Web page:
What's Up with Oil? Prices, Supplies and Technology in Our Energy Future
O'Reilly, David J., Executive Speeches
When the Commonwealth Club first asked me to speak, I wasn't sure anyone would want to hear about an Old Economy issue like energy--especially not from an Old Economy company founded in the 19th century. The last time oil prices made really big headlines was way back in 1981, when they hit an all-time high. Nobody noticed when in early 1999--adjusted for inflation--they hit an all-time low!
All the latest business stories had been about Internet stocks, venture capital, initial public offerings (IPOs), and dot.com millionaires. Then suddenly, energy was back on the front page. Oil prices reached a peak of $30 a barrel just a few weeks ago, almost three times the price in early 1999. Gasoline and diesel prices rose 50 to 60 percent. Airlines tried to raise ticket prices. OPEC's every move has made the news. Truckers, farmers and politicians protested. And, in fact, in Washington today, the Senate is considering a repeal of the 18-cent-a-gallon federal excise tax on gasoline.
Has the "energy crisis" of the 1970s returned, with its odd-and-even gasoline lines, 55 mile-per-hour speed limits and lowered thermostats? Is this a case of deja vu all over again? Today, I hope to convince you it is not.
The world today is in much better shape from an energy standpoint than it was 20 years ago. Throughout the '90s, more countries have opened to outside investment in their energy sectors. Meanwhile, we've enjoyed enormous benefits from technology. We've seen major innovation within the energy industry, which has fully embraced the tools of the Information Economy. Investment and innovation have been keeping energy prices affordable and supplies reliable. And they are, in fact, the keys to global energy security in the future.
The world consumes about 77 million barrels of oil a day. About one-third of this is provided by the OPEC countries. In 1997, OPEC and some other oil producers decided to boost their output. They thought that demand was rising fast. But this was a major miscalculation. OPEC pushed oil production up, just as the Asian economies--and their energy demand--started going down. The result was a global oil surplus. Oil prices fell throughout 1998, and early last year, they hit a 70-year low of $11 a barrel. Gasoline in most states dipped below a dollar a gallon. OPEC countries were hit hard, losing about $50 billion in oil revenue compared with their normal annual levels. So, in March 1999, OPEC and two non-members, Mexico and Norway, agreed to reduce production--and within a couple of months, oil prices started rising again. Ironically, OPEC took production down just as the Asian economies--and their oil demand--started going back up. The surplus disappeared. World oil inventories fell to historic lows. And the oil market reacted with $30-a-barrel oil. So in just a year's time, we went from one extreme to the other.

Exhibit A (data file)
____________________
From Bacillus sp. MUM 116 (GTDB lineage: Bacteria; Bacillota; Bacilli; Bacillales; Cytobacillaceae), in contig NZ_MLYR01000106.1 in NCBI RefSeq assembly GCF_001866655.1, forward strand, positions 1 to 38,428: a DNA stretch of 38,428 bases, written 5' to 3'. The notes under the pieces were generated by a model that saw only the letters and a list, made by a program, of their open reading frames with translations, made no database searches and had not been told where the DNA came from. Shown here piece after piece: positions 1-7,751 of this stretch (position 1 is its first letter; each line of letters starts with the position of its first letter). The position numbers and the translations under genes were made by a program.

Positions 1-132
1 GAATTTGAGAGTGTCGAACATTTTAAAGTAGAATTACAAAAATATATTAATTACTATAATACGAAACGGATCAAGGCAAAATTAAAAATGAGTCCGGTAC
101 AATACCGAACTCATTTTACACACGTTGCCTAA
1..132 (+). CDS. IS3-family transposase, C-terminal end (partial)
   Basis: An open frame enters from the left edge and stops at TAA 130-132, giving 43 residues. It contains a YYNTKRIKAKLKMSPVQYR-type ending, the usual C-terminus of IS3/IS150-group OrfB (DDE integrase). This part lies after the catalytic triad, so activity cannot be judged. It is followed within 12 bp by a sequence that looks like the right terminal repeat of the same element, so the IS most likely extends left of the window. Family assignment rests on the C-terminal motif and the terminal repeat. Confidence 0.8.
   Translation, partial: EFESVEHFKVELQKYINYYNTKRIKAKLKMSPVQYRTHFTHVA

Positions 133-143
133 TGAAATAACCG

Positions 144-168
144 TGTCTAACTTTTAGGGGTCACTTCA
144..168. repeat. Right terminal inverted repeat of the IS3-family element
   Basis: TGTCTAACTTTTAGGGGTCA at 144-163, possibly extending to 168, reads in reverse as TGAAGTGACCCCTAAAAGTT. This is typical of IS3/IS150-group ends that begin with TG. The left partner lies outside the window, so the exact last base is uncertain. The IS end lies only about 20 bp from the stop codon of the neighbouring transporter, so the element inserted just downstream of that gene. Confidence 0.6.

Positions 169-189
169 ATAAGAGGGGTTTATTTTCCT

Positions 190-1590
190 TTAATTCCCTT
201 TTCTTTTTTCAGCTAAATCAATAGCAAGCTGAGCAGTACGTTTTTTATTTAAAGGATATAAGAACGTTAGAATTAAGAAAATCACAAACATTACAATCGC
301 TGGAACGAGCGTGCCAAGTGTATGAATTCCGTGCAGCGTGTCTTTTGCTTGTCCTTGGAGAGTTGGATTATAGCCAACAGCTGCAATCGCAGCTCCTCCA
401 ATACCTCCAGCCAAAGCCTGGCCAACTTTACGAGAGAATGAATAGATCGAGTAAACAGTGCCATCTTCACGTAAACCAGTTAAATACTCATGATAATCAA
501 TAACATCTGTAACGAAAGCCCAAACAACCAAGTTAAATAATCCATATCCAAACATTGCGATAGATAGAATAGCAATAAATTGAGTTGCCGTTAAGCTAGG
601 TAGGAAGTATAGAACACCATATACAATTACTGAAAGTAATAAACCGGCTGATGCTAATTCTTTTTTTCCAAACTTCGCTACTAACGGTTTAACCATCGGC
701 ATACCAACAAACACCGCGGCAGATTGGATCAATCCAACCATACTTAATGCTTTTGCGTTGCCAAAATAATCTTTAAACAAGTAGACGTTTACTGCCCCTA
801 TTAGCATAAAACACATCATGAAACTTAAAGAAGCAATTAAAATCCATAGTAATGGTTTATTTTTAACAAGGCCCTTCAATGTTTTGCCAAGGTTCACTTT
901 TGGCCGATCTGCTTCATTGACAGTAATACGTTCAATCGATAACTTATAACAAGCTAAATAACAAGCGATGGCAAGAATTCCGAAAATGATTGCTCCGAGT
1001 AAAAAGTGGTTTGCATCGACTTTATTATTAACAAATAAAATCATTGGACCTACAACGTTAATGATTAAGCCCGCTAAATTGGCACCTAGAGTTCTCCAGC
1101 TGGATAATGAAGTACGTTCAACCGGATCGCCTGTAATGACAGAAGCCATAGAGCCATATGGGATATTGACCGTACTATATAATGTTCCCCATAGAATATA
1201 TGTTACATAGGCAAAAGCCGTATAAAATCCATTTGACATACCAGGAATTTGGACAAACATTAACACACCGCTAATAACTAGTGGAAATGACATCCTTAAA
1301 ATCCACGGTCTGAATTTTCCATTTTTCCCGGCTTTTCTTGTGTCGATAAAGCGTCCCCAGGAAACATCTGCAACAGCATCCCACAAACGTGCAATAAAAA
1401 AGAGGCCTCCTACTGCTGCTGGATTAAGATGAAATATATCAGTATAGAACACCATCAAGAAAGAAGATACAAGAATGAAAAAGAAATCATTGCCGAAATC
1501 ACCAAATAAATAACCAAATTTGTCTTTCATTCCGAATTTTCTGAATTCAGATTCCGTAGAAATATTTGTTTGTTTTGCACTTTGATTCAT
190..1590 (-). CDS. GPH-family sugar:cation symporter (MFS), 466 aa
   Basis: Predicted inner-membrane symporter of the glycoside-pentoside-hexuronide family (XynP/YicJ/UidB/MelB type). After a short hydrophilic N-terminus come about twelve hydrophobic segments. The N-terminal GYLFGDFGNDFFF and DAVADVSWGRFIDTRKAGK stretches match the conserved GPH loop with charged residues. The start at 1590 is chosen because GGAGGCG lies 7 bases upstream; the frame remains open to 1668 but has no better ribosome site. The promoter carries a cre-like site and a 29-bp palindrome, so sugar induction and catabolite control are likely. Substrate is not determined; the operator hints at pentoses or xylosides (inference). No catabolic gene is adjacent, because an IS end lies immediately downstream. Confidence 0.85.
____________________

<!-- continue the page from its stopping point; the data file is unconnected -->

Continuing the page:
This week, OPEC officially decided to raise production about 1.7 million barrels a day. Norway and Mexico also said they would increase output. The market saw that decision coming, and prices have now retreated to the $27-a-barrel range. We won't know the true impact of OPEC's decision for a while, partly because much of that new oil probably started entering the market earlier this year. But we do know that it took us a while to get into this situation, and history tells us it will probably take us a while to get out.
We also know that OPEC will remain important. They control four-fifths of the world's known oil reserves, as well as most of the world's excess production capacity. You might think OPEC is back in the driver's seat, just like 25 years ago. But let's look a little closer.
OPEC is a group of 11 very different countries--and they've had mixed success trying to control the oil market. In fact, it took the lowest oil prices since the Great Depression for them to agree on the production cuts of 1999. Consider all the factors that OPEC can't control. …